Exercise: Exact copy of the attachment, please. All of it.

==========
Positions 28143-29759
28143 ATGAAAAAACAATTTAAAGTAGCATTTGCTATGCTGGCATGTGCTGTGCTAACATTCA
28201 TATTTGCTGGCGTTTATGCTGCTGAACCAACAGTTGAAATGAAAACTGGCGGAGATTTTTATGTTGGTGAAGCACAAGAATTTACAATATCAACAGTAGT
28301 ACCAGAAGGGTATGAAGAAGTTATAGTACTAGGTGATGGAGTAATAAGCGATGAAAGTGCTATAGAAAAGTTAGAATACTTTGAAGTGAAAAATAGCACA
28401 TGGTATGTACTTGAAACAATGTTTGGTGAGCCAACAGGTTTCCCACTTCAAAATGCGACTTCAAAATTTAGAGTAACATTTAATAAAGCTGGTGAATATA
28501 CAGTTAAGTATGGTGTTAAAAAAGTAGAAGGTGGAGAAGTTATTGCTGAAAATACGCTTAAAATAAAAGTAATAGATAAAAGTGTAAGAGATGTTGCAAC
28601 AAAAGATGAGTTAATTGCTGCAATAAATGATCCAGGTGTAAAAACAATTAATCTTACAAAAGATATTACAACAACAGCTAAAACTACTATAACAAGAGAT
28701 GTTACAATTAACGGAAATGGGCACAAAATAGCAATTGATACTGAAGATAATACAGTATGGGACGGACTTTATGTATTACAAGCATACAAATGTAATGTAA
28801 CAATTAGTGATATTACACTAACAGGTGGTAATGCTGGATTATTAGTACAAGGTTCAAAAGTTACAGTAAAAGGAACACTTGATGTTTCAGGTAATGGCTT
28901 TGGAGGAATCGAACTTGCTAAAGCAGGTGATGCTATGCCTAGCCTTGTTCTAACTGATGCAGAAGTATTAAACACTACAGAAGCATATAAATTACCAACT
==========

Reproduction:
Positions 28143-29759
28143 ATGAAAAAACAATTTAAAGTAGCATTTGCTATGCTGGCATGTGCTGTGCTAACATTCA
28201 TATTTGCTGGCGTTTATGCTGCTGAACCAACAGTTGAAATGAAAACTGGCGGAGATTTTTATGTTGGTGAAGCACAAGAATTTACAATATCAACAGTAGT
28301 ACCAGAAGGGTATGAAGAAGTTATAGTACTAGGTGATGGAGTAATAAGCGATGAAAGTGCTATAGAAAAGTTAGAATACTTTGAAGTGAAAAATAGCACA
28401 TGGTATGTACTTGAAACAATGTTTGGTGAGCCAACAGGTTTCCCACTTCAAAATGCGACTTCAAAATTTAGAGTAACATTTAATAAAGCTGGTGAATATA
28501 CAGTTAAGTATGGTGTTAAAAAAGTAGAAGGTGGAGAAGTTATTGCTGAAAATACGCTTAAAATAAAAGTAATAGATAAAAGTGTAAGAGATGTTGCAAC
28601 AAAAGATGAGTTAATTGCTGCAATAAATGATCCAGGTGTAAAAACAATTAATCTTACAAAAGATATTACAACAACAGCTAAAACTACTATAACAAGAGAT
28701 GTTACAATTAACGGAAATGGGCACAAAATAGCAATTGATACTGAAGATAATACAGTATGGGACGGACTTTATGTATTACAAGCATACAAATGTAATGTAA
28801 CAATTAGTGATATTACACTAACAGGTGGTAATGCTGGATTATTAGTACAAGGTTCAAAAGTTACAGTAAAAGGAACACTTGATGTTTCAGGTAATGGCTT
28901 TGGAGGAATCGAACTTGCTAAAGCAGGTGATGCTATGCCTAGCCTTGTTCTAACTGATGCAGAAGTATTAAACACTACAGAAGCATATAAATTACCAACT